Monthly Archives For May 2011

The Validity and Urgency of the Altar Call

, posted by arminianbaptist

In recent years, many Calvinists have severely critiqued the altar call, claiming that it is an Arminian innovation designed to manipulate people into making a faith commitment. While many an altar call may indeed be characterized as manipulative and fleshly, there is such a thing as a Spiritual altar call, and it is an appropriate part of Christian worship, arising not out of a misguided Arminianism, but out of biblical urgencies.

The altar call is a natural progression of the sermon. Whether the sermon is evangelistic or meant to challenge believers, the sermon is designed to move individuals toward change in their lives. There should be at least a little movement toward Christ-likeness in every listening-believer’s life, and if the Spirit is calling individuals to make a significant decision, there should be an opportunity for people to make their decisions public. The altar call, then, is an opportunity for people to give public testimony, and this is right and good.

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Arminianism, Calvinism, Open Theism & Universalism

, posted by neborg

Here are some thoughts of SEA members on the relationship between
Arminianism, Calvinism, Open Theism, and Universalism. Sometimes
Calvinists accuse Arminianism of being the stepping stone to Open
Theism or Universalism, but is this accusation really founded?

It is true that there is a relationship between the different groups,
but in some ways, it is actually Calvinism that is closer to Open
Theism and Universalism.

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Atonement – Under Attack

, posted by wrachele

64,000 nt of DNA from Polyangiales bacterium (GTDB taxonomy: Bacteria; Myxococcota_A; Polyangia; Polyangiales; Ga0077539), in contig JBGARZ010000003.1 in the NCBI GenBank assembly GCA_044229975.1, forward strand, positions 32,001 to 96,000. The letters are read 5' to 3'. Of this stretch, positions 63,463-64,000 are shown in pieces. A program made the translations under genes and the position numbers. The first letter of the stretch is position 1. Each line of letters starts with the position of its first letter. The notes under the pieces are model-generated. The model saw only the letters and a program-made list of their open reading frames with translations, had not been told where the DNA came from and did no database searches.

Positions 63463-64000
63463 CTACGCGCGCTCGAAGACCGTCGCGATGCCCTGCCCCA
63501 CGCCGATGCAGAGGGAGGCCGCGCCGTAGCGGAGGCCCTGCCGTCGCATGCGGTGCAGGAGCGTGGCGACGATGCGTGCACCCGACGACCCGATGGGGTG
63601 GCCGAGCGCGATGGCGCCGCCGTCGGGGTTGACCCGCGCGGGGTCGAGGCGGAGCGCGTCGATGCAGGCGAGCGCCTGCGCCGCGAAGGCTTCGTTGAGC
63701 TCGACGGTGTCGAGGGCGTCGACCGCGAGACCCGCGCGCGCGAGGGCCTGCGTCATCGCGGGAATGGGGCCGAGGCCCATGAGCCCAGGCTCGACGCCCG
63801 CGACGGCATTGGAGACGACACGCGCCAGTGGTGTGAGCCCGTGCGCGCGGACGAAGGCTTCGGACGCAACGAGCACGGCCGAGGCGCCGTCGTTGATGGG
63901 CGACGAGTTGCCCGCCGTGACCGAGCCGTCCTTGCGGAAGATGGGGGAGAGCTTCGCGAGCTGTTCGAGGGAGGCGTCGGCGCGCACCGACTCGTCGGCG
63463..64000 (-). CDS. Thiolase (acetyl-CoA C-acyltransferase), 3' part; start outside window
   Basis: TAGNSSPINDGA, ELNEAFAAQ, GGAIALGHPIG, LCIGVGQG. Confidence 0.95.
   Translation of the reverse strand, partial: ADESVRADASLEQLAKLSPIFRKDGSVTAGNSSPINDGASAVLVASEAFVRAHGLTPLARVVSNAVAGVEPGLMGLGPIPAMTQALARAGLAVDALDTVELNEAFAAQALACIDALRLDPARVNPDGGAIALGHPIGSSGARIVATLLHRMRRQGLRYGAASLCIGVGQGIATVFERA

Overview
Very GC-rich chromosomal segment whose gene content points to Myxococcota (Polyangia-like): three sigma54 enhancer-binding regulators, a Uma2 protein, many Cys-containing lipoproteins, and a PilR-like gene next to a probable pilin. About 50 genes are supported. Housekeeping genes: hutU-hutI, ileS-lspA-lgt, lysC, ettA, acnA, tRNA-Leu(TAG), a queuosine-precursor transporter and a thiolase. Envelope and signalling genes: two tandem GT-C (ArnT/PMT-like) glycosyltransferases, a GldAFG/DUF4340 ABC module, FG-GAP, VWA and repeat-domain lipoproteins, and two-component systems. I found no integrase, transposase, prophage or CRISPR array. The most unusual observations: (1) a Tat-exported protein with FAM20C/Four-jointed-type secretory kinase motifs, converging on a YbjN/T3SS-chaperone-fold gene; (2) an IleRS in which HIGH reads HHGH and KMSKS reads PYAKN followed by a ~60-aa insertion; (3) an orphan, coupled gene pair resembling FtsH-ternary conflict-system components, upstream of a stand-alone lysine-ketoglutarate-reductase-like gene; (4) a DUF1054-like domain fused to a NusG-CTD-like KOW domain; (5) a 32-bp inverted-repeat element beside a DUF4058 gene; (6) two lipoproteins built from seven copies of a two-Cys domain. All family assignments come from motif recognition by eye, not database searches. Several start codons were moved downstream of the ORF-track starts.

[Editor’s note: This review is of the book, Gabriel N. E. Fluhrer (ed.), Atonement (Phillipsburg: P & R Publishing, 2010).]

This slim collection of essays is rooted in the proposition that the doctrine of atonement is under attack. While I agree that there are a number of views about the nature of atonement and what it accomplished, I dispute the idea that the doctrine itself is under attack. Given the publisher (P & R Publishing) and the group who assembled the project, the Alliance of Confessing Evangelicals, I believe the perceived challenge is to the application of the the Penal Substitution theory. It is not clear as to why this distinction isn’t made clear other than the possible notion that any other theory is so far outside of the range of discussion that it can simply be dismissed.

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Calvinism and Harold Camping

, posted by Kevin Jackson

Harold Camping, the fellow who’s teaching that the world will end on May 21, 20011, comes from a staunchly Calvinist background. This, of course, doesn’t prove that Calvinism is wrong, only that one of its adherents is loopy. I’m just glad he’s not a loopy Arminian.

In the pamphlet, “God’s Magnificent Salvation Plan” (1), Camping lays out a detailed systematic argument for the TULIP. Some quotes:

“…It is totally God’s sovereign grace that He saves one and leaves another under His just wrath.”

“As a matter of fact, He [Jesus] did die only for those who were elected of God.”